365 Degrees

Tom Johnson
Poetry Editor


Oh, You Want the Facts?

You want the facts, babies?

She was beaten. Like cassava for a meal.
She was raped. A bottle shoved up her vagina.
She was left for dead. Because dead don't matter too much.
She bore the child
of her assailant.
She bears his disease.

She bears the facts
she cannot tell --
to her family,
to her husband,
to her village,
to her country.
She stifles everything --
the beating,
the rape,
the child.

I think our cultures,
however different,
are forever similar --

we women,
from wherever we come,
stifle --
our beatings,
our rapes,
our assaults.
long enough
to keep us
long enough
to finally stretch
out in the
beds we don't know
or coffins.

Tired of Market

Trudging, drudging, up
the hill
with at least 15 kilos on
my shoulder from the market, rope
and woven basket
eating into my skin.

Six weeks ago I lost
all feeling in my small finger,
left hand.

I thought of stroke,
and brain and heart, now

I think of nerves only, the
soft feeling of a finger falling asleep, never
quite awakening, I flex it regularly, every
but then again, I flex each and every small dead
into something -- a word, a kind voice, or an angry one,
a poem --

a poem -- the silence of so many years, now
so loud, I marvel. Everything a challenge,
every person a story, every
child a waking dream,
and myself, my muse,
so abundant.

Back to Kate

I think it is okay
to have a heroine --

someone like me --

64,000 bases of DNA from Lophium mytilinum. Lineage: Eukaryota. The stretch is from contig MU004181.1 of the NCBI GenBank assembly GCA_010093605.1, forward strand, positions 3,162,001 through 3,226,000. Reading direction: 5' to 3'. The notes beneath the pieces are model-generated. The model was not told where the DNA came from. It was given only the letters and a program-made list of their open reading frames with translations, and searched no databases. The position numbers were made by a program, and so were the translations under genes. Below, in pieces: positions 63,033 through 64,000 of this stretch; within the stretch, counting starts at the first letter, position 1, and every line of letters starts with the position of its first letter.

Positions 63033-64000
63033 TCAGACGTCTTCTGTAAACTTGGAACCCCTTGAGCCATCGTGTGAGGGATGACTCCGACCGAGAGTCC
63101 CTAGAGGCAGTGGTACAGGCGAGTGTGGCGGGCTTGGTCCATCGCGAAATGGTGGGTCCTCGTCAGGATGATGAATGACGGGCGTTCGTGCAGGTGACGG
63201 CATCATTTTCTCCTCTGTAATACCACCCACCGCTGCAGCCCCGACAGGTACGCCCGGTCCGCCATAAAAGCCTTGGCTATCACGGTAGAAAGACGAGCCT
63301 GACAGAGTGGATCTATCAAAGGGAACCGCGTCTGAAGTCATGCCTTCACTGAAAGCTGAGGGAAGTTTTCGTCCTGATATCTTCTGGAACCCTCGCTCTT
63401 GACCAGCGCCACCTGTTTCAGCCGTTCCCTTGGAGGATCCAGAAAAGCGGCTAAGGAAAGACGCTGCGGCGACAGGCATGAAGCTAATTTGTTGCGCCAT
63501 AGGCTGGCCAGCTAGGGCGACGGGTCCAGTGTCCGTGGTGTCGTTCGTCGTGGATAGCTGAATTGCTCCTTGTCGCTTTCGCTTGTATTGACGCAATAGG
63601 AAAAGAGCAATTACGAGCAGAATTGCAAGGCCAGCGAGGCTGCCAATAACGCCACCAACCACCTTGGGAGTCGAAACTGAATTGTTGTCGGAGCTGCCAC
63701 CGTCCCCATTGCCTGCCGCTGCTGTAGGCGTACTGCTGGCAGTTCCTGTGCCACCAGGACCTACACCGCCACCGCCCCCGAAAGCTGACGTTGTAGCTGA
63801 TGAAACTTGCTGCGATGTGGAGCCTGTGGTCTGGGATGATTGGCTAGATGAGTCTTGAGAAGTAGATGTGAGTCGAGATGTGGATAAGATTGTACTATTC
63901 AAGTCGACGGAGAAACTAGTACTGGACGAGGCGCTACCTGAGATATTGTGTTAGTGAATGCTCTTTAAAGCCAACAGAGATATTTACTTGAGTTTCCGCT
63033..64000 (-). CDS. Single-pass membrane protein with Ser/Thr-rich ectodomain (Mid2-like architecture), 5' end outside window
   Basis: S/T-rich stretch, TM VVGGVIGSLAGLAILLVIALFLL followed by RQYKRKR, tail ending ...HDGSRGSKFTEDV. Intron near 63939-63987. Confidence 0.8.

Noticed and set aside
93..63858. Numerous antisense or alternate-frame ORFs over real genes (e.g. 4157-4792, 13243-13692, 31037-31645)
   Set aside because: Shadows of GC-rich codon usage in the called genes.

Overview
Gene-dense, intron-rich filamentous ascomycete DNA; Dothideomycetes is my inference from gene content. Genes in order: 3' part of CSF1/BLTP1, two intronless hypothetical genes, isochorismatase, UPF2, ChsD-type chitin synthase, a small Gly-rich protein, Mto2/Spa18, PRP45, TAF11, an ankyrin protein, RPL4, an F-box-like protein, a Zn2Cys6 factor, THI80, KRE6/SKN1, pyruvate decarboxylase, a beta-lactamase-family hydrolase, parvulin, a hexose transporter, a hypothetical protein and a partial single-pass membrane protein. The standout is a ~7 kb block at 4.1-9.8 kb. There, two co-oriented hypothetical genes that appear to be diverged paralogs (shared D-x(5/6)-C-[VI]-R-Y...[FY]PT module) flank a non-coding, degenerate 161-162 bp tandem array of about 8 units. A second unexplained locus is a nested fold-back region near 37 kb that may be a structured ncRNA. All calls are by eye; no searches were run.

who likes the taste of gin
and cigarettes --
someone who heftily
shakes your hand -- I read you do that --
unlike southern women, who
gently touch your fingertips, never
revealing, never bleeding, never sensing
the pounding
fear of uncertainty, the
smell of your heart and sweat --

Yes, sweat, some of us do it.

I should have e-mailed you,
before I left all
that I knew,
and said I'd be an alien
in a foreign place -- Garrett could
have put it through, I know he surfs the net.

I live here now, in Uganda,
remembering that at home
you take your profession seriously,
as I do mine.
You, the actress, me
the one with words --

It would be my great privilege
to send you the message of the
storks here -- fighting for life
because no one appreciates their
presence -- scavengers --
survivors, like women, all over
the world.

Born Again Christians

The Born Agains come
and keep our afternoons lively.

I serve American -- texmex
chilis, salsa, beer.

Converse about countries --
things the same, things different.

And the terrible, terrible questions that
ring in my ears as they confess, and witness
and confide --

what of the holy customs of your people?
What of Africa? What of tribes?

What I Really Fear About Death

What I really fear is
that my children would hate me for dying.

But more and more my head turns
toward taking risks
for myself only --
a trip north to see a war
not my own, but someone's, and
why should it not be seen?

Why should I,
considering becoming a nurse,
not see the AIDS, the TB, the Ebola, the
stretch and strain of primitive
childbirth, not hear the wail of other
mothers who have lost children for
no good Western reason?

Because --
I'm afraid they'd forget
my voice,
my soft Kum ba Yah,
my reprimands to behave,
my stories, like meat you
cannot take from the bone, the stories
I cannot tell until
they are older.

Leslie Brown Kenney edited the literary magazine at Austin College (Sherman, Texas) during her undergraduate days and went on to study with poet Diane Wakoski in an M.A. program at Michigan State. Part of an unpublished book-length manuscript produced out of the experience of spending the 1996-97 academic year with her family in Uganda, where her husband had accepted a Fulbright appointment, this work represents her return to writing poetry after a hiatus of several years.

© Copyright by POINT, 1998